At Trinity's lively, music-oriented services, some members wear African-style dress. A red, black and green flag of the pan-African movement stands by the pulpit. On a nearby plaque, Trinity's motto reads, "Unashamedly Black and Unapologetically Christian."
For nearly two decades, Obama has identified strongly with Trinity and hasn't been shy about discussing his closeness to its pastor.
Wright's use of "audacity of hope" in one sermon inspired Obama to borrow those words as the title of his best-selling book, "The Audacity of Hope."
In an earlier memoir, "Dreams From My Father," Obama also tells how he was moved to tears during that sermon by Wright, an early proponent of the black liberation and black theology movements that gained ground in the 1960s.
Obama describes what he calls "a forceful wind carrying the reverend's voice up into the rafters" and how he "felt for the first time how that spirit carried within it, nascent, incomplete, the possibility of moving beyond our narrow dreams."
The son of a white mother from Kansas, who was skeptical of organized religion, and a Kenyan father, Obama was raised in a secular household. He spent part of his childhood in Indonesia, where he attended a Catholic school and a public school where he took Islamic religion classes.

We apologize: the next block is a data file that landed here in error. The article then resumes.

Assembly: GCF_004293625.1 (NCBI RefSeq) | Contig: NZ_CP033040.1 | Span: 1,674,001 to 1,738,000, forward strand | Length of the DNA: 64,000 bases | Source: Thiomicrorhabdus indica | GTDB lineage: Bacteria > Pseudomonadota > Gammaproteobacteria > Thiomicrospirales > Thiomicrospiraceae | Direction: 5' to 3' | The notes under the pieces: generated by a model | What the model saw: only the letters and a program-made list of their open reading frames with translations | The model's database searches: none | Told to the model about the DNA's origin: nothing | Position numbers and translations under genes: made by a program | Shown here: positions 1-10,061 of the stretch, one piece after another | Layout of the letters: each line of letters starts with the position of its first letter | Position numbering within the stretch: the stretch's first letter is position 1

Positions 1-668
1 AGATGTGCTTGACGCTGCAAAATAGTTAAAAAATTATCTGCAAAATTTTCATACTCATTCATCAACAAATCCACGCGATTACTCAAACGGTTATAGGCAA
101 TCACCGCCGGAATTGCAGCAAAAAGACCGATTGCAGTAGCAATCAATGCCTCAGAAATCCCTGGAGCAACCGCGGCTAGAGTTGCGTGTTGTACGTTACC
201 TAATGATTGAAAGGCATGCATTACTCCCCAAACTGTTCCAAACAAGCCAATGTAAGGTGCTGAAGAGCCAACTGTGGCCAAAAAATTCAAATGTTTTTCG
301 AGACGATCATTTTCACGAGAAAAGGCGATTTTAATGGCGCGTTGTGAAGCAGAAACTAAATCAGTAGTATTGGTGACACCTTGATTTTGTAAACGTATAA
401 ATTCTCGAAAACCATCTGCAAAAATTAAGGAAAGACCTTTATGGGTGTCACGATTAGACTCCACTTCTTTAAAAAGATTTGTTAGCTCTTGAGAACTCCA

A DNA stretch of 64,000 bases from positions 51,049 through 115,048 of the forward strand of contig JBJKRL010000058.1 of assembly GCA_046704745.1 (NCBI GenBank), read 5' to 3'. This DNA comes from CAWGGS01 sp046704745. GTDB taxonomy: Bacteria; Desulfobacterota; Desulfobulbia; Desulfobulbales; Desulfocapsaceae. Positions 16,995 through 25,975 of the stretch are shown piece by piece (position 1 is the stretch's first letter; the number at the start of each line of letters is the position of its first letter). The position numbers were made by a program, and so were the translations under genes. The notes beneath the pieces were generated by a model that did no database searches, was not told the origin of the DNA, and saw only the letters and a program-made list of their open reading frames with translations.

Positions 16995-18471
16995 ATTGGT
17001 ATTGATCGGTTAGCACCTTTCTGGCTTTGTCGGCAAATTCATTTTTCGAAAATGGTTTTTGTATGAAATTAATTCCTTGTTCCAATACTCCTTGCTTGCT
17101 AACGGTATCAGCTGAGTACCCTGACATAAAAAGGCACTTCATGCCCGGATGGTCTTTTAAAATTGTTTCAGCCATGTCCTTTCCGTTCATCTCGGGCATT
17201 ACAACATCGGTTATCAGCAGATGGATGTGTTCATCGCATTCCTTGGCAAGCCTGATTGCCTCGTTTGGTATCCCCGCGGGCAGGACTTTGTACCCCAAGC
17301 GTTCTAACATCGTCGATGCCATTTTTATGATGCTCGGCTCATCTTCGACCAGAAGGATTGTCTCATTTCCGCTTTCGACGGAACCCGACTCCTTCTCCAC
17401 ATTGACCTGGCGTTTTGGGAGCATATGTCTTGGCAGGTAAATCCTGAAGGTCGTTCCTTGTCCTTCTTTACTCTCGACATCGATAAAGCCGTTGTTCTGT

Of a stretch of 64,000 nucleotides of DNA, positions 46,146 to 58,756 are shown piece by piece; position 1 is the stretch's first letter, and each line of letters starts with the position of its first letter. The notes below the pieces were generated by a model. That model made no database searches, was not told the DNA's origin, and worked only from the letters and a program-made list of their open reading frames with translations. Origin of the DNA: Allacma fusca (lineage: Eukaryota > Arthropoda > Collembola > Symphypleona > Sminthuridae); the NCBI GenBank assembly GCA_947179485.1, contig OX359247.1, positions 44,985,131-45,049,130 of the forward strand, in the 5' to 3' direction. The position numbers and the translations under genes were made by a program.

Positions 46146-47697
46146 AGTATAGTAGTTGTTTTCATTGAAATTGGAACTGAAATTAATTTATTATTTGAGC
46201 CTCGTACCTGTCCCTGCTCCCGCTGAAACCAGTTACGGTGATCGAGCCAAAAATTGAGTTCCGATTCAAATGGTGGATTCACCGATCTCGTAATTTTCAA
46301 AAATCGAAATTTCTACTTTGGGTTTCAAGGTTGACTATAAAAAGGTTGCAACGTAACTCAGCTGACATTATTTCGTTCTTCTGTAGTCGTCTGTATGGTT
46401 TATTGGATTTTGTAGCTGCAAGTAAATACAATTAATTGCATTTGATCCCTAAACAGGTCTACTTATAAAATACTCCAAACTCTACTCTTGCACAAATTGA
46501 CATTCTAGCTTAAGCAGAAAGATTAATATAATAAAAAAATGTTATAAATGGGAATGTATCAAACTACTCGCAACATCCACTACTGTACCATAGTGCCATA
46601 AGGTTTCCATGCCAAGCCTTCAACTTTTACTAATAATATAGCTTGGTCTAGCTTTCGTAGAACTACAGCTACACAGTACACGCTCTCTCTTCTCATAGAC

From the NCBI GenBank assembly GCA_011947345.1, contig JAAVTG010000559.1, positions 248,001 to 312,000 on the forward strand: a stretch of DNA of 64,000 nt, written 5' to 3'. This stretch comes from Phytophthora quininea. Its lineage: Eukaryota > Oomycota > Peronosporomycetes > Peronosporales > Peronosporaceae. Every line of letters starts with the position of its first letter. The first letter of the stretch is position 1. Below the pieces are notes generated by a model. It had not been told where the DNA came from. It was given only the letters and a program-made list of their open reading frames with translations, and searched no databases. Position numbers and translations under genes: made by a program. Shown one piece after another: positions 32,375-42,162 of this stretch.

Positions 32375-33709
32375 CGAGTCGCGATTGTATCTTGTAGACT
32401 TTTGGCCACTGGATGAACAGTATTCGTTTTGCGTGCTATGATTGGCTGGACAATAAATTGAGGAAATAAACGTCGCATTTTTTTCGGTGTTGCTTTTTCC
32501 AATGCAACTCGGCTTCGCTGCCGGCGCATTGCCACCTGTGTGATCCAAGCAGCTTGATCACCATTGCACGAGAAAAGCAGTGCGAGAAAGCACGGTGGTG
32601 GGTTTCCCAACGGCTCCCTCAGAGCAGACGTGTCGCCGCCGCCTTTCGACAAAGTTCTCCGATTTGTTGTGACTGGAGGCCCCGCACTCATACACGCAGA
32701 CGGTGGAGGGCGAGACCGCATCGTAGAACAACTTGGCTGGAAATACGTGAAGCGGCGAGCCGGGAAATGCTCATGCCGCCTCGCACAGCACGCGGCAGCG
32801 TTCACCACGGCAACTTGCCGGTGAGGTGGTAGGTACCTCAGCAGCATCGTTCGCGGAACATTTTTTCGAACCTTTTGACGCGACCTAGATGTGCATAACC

He explained how his spiritual journey culminated that day he walked toward the altar at Trinity in a 2006 article on the United Church of Christ's Web site, writing that as he knelt beneath that cross, "I submitted myself to (God's) will and dedicated myself to discovering His truth."
He added that he was drawn to activist churches like Trinity because, in them, "I was able to see faith as more than just a comfort to the weary or a hedge against death, but rather as an active, palpable agent in the world."
Trinity's critics, though, say it emphasizes black causes to a fault.
Fran Eaton, who writes for the conservative blog Illinois Review, singled out Trinity's 12-point value system, which includes a commitment to "pledge allegiance to all black leadership who espouse and embrace the Black Value System."
"I would feel uncomfortable with a church that used the word 'white' instead of 'black' when it talked about these things," she said. "It seems to me we are going backward if we're basing our churches and the help they give on skin color."
Melissa Harris-Lacewell, a politics and African studies professor at Princeton University and an Obama supporter who attended Trinity when she lived in Chicago, dismisses such criticism, saying it only shows "most white Americans, most of the time, can be utterly ignorant of how black people worship on Sunday."
She added that pinning Wright's left-leaning politics on Obama isn't fair.
"The question is what Barack Obama believes, not what Reverend Wright believes," she said, "because Barack Obama and Reverend Wright may be in agreement on some issues and deeply in disagreement on others."